In Burkina Faso and elsewhere, Architect Francis Kéré approaches design as a medium for easing tensions around political issues like migration.

Watch our interview with Architect Francis Kéré at CityLab Paris.

Three years ago, demonstrators in Burkina Faso set fire to the National Assembly in Ouagadougou. The Burkinabé uprising led to the ouster of the country’s longtime president Blaise Compaoré followed by a short-lived military takeover. Today, Burkina Faso is rebuilding.

Diébédo Francis Kéré designed the next National Assembly building to reflect the reality of life in Ouagadougou. The design by the Berlin-based architect (and Burkina Faso native) is open and transparent, a pyramid whose façade doubles as a public space. The plans include terraces that celebrate (and demonstrate) the country’s agricultural achievements. Low-slung and marked by permeable walls and green event spaces, the National Assembly appears to rise up from the ground. Kéré’s design is grassroots architecture.

“If you create the little box, and you put [up] high walls and fences to protect again, it’s not the solution,” Kéré said.

The design by Francis Kéré for the National Assembly in Ouagadougou, Burkina Faso. (Kéré Architecture)

The architect’s design reads like a series of gardens or pavilions—not unlike the open-air structure that Kéré designed for the 2017 Serpentine Pavilion, the annual series of architectural follies hosted by the Serpentine Galleries in London. The idea of a communal gathering place as a formal design element drives Kéré’s work for London and Burkina Faso alike.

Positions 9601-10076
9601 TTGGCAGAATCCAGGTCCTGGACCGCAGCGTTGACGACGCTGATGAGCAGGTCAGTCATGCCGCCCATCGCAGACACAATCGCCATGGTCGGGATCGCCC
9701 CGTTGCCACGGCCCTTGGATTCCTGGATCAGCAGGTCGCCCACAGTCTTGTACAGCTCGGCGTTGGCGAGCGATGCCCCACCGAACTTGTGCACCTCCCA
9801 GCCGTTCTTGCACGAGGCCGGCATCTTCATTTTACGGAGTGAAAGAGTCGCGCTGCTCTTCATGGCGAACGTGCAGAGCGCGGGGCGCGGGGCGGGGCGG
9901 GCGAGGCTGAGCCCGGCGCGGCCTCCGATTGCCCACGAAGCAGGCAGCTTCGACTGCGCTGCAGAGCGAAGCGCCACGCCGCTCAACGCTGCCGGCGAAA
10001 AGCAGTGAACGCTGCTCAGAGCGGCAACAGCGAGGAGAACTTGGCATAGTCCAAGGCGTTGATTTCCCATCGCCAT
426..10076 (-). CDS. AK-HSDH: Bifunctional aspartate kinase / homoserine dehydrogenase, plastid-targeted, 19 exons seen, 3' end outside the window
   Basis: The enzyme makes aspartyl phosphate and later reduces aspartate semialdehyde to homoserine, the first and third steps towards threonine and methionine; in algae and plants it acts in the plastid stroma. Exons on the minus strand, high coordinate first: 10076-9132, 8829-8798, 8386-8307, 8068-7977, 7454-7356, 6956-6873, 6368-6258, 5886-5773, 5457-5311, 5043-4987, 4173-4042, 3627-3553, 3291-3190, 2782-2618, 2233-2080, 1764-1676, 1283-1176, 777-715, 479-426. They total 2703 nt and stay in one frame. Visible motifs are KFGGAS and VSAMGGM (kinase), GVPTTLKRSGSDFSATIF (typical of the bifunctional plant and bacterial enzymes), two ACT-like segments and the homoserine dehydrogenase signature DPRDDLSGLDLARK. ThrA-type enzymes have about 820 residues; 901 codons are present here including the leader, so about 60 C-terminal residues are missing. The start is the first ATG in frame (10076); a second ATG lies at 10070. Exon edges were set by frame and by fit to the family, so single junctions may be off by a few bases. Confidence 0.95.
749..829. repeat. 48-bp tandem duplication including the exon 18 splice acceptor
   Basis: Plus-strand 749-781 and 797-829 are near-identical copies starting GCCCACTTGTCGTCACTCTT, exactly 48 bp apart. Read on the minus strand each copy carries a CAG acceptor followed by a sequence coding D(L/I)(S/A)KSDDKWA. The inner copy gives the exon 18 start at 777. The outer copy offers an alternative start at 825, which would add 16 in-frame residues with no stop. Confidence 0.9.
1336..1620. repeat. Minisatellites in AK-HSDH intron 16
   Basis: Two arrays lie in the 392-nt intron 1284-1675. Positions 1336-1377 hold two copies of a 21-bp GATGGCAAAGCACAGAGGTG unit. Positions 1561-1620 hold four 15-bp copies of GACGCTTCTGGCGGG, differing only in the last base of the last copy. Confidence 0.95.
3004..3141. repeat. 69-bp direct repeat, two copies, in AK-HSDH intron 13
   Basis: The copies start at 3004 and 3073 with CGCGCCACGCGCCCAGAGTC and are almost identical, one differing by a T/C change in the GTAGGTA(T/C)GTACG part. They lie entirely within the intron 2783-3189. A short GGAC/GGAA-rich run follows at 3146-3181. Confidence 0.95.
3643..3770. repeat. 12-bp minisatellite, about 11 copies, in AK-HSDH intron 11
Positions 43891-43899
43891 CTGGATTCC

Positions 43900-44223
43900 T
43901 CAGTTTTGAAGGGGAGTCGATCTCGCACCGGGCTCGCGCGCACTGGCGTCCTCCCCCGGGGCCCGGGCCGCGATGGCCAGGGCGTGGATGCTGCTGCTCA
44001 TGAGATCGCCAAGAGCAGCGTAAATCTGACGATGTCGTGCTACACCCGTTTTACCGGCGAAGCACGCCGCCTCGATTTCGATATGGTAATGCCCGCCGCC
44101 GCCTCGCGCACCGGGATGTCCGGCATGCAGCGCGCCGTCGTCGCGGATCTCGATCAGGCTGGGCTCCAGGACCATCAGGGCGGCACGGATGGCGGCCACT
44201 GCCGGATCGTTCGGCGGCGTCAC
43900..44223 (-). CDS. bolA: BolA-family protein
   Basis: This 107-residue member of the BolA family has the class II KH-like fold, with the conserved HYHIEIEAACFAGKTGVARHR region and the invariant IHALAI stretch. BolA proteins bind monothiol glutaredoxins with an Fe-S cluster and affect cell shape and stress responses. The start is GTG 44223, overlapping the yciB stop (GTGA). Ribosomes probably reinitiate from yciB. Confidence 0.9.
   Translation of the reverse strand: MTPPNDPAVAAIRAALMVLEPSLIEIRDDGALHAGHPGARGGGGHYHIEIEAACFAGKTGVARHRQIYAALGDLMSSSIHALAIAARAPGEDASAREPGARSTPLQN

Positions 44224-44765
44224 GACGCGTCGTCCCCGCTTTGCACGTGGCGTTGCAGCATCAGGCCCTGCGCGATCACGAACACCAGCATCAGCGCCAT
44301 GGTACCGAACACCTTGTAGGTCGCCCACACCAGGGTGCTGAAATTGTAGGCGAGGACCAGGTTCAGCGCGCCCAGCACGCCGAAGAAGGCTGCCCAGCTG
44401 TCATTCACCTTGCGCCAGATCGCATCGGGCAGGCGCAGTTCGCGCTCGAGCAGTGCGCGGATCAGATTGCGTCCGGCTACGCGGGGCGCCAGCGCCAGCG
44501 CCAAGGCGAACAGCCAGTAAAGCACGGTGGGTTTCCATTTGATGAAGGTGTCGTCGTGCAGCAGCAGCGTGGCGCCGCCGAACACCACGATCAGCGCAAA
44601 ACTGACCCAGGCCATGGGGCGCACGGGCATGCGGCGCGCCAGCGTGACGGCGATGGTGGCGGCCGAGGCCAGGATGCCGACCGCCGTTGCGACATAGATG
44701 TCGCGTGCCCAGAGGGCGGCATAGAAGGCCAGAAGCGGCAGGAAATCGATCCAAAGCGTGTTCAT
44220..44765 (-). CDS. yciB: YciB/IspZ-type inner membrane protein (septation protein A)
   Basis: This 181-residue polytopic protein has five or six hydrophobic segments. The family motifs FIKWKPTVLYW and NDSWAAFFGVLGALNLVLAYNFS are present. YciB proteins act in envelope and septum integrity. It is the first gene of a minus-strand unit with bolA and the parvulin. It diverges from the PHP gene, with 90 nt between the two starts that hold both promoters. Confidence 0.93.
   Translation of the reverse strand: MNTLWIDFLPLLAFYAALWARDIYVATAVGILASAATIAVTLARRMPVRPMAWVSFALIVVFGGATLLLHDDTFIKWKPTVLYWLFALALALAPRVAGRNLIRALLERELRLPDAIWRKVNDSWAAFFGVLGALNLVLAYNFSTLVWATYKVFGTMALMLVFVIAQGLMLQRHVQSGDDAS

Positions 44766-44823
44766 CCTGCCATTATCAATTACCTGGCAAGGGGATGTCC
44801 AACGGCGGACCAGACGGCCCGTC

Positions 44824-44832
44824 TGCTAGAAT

“My naive idea was, the next time that there is a revolt, they will care for the building,” Kéré said of his National Assembly project. “They will not burn it down, because they use it.”

Social conscience can drive decisions about design that result in more “coherent and peaceful cities,” the architect said. He lists as his primary example migration: a crisis that is changing the shape of cities and dividing people along new political fault lines across Europe. Migration is in many ways a building crisis.

“We have to tackle this problem by creating affordable housing. Not just for those who are arriving,” Kéré said, “but for those who are living there with low income. If you do so, you create the most inclusive situation. You don’t create the tension.”

Kéré knows that architects cannot achieve ideal solutions without effective political leadership, whether that’s in West Africa or Western Europe. The immigration crisis is global. It’s rooted in a misguided understanding of how a society works, Kéré said: Radical opposition to immigration stems from a zero-sum perception that anything good that happens to migrants must be the result of someone taking something away from natives. Design can’t change politics, but it can shift perception.

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